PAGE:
“The coronavirus outbreak is causing tremendous human and economic hardship across the United States and around the world,” the committee said in a statement.
Policymakers agreed following their two-day meeting in Washington to maintain interest rates in the range of zero to 0.25%, as they continue to see signs of a badly damaged economy.
“I don’t think [unemployment] will get anywhere near the historically low levels that we had as recently as February — 3.5%,” said Fed Chairman Jerome Powell in Wednesday’s press conference. “It will take time for that to happen for to us get back to anything that resembles maximum employment.”
Despite the economic hardship, Powell spoke out in favor of stay-at-home policies as an “investment in our individual and collective health.” That said, the economy might need more help to get through the crisis, he said during the press conference.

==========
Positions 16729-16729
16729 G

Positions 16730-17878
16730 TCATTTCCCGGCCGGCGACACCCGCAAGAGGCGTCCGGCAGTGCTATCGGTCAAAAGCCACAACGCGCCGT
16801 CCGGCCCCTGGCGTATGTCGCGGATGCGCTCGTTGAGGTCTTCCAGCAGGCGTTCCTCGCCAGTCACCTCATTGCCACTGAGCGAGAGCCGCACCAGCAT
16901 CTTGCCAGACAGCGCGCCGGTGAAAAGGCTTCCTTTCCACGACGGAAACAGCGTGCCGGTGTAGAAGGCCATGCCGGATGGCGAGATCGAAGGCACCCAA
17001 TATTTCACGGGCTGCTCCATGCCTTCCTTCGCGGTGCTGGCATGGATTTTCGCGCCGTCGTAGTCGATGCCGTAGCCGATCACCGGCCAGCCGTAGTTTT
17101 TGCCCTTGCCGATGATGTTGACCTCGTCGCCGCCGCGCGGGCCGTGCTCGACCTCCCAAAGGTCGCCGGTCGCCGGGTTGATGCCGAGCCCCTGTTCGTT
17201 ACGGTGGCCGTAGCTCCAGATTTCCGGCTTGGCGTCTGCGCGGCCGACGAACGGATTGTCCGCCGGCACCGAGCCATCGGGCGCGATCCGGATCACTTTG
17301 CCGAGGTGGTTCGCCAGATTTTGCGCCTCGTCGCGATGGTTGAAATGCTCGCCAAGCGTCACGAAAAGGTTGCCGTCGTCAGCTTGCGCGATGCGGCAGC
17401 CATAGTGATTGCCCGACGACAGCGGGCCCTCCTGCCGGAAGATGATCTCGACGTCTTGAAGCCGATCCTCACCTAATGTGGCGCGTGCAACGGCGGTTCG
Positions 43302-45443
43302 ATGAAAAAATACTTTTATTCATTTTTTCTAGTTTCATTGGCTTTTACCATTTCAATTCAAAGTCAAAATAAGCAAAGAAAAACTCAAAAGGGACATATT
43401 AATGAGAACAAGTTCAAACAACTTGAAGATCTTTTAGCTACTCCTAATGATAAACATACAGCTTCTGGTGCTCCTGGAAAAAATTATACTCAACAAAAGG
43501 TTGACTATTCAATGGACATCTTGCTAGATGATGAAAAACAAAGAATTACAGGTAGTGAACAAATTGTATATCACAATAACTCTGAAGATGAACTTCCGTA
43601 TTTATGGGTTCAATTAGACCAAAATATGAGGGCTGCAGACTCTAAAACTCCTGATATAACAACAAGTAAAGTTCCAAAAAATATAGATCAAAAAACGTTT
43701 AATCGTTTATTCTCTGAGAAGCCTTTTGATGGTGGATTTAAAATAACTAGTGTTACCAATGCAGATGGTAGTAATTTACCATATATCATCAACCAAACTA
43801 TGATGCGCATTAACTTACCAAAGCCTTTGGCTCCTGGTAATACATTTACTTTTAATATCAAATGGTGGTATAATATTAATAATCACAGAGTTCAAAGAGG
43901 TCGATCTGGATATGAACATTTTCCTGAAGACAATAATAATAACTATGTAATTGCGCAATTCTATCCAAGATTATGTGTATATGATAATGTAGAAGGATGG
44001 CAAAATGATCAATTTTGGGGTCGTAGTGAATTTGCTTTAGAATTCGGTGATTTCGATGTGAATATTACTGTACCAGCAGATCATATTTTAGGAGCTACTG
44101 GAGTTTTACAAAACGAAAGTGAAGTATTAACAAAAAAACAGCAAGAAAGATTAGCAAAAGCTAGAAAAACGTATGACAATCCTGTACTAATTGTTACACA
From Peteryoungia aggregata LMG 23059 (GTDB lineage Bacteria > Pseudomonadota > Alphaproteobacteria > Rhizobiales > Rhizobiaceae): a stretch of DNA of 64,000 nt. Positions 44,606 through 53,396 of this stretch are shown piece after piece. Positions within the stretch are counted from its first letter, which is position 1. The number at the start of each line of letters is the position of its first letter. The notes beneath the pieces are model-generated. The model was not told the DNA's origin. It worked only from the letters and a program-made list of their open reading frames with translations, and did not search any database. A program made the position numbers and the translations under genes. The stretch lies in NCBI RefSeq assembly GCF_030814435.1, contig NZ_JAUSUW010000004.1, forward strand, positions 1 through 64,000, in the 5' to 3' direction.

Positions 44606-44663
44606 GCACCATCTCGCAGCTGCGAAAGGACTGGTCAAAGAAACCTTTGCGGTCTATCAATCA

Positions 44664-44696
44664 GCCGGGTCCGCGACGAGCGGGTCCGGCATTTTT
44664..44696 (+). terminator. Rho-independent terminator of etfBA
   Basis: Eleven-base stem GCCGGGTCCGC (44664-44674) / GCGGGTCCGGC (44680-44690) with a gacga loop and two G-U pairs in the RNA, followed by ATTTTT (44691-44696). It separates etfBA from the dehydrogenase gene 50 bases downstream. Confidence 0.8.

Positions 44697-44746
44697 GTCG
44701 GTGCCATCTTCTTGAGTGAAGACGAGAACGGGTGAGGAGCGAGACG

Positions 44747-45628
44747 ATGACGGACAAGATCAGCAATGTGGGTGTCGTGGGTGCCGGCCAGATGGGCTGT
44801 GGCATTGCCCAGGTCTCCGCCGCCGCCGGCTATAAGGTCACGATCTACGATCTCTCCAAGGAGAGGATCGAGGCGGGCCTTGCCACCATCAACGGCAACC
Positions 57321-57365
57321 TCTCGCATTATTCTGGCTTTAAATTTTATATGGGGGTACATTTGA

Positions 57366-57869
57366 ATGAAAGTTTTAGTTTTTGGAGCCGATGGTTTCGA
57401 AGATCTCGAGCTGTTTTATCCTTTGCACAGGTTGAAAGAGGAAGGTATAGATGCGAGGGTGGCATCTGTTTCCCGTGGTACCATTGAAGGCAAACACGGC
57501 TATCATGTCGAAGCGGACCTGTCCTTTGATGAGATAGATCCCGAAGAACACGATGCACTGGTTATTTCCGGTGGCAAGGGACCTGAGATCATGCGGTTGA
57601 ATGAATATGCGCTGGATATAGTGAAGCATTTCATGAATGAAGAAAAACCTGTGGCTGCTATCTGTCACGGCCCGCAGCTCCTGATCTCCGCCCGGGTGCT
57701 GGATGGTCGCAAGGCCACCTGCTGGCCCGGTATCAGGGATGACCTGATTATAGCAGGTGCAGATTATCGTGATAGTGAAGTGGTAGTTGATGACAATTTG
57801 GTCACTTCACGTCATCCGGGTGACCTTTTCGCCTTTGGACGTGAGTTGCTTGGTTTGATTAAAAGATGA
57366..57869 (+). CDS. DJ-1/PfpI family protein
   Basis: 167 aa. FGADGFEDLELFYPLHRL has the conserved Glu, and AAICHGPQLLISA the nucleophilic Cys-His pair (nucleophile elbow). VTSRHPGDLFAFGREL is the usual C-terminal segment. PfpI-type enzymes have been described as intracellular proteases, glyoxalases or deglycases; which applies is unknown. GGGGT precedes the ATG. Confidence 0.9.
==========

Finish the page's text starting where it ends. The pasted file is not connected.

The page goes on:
Economists predict US GDP could contract by as much as 40% on annualized basis between April and June.
Powell, as well as several other Fed board members, have spoken out against dropping rates into negative territory, as some other central banks have done.
“Currently the Fed is essentially pushing harder on the same old levers. We know from the financial crisis that those levers aren’t enough to bring about the sustainable growth, inflation and higher rates that everyone wants,” said James McCann, senior global economist at Aberdeen Standard Investments.
The central bank needs to be bolder instead of resting on its laurels, and increase the scale and scope of its credit easing measures, McCann said.